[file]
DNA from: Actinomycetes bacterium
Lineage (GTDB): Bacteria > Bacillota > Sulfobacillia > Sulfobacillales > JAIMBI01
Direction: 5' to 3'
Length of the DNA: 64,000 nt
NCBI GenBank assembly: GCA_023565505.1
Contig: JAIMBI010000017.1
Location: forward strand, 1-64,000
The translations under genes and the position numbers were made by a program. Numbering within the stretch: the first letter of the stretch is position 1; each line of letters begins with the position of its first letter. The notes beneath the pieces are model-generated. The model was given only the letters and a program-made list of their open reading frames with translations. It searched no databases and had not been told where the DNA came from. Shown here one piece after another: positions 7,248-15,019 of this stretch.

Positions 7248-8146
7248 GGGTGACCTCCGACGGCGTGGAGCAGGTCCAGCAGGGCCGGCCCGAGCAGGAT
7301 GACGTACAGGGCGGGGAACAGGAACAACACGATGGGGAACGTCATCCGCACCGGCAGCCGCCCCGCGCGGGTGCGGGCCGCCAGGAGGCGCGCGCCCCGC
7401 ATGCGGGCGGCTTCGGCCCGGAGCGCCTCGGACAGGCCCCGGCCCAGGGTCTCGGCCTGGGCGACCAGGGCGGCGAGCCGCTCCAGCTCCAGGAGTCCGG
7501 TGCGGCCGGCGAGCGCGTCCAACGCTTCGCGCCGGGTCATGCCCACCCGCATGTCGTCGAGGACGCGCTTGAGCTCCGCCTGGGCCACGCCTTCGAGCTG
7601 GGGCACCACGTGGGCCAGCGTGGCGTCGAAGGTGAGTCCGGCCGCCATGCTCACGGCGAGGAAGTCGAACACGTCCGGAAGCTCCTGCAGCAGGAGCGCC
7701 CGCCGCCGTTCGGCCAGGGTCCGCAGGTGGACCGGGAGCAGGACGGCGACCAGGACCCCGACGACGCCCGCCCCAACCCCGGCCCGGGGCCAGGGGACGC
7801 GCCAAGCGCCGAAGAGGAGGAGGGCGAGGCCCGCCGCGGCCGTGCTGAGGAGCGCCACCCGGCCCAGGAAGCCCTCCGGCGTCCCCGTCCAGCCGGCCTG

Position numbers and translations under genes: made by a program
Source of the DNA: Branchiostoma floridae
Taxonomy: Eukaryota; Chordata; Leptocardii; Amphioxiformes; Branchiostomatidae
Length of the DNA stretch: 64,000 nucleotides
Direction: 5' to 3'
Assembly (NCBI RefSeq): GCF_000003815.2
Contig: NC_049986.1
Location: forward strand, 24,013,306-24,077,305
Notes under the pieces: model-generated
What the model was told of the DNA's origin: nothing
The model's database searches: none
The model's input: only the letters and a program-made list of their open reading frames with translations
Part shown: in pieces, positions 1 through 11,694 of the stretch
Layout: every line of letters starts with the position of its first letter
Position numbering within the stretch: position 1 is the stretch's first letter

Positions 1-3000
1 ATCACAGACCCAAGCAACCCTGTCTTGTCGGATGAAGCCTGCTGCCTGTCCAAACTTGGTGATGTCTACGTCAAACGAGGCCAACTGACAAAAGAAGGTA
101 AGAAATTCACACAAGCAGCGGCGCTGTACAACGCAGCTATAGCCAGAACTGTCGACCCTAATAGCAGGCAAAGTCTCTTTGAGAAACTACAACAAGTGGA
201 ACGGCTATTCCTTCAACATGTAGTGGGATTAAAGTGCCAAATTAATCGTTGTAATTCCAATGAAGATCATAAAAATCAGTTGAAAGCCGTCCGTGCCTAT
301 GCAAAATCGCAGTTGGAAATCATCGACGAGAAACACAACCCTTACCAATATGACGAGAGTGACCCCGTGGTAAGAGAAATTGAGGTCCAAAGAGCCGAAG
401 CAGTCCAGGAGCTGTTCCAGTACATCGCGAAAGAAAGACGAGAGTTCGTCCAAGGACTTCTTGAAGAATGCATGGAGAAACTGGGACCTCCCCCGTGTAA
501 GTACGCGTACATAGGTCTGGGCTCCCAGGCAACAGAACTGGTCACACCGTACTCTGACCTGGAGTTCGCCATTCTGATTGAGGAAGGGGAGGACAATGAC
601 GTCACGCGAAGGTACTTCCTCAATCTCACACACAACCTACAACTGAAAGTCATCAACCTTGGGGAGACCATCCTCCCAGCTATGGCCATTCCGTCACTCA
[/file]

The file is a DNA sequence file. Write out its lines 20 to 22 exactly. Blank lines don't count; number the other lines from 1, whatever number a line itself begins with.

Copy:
Length of the DNA stretch: 64,000 nucleotides
Direction: 5' to 3'
Assembly (NCBI RefSeq): GCF_000003815.2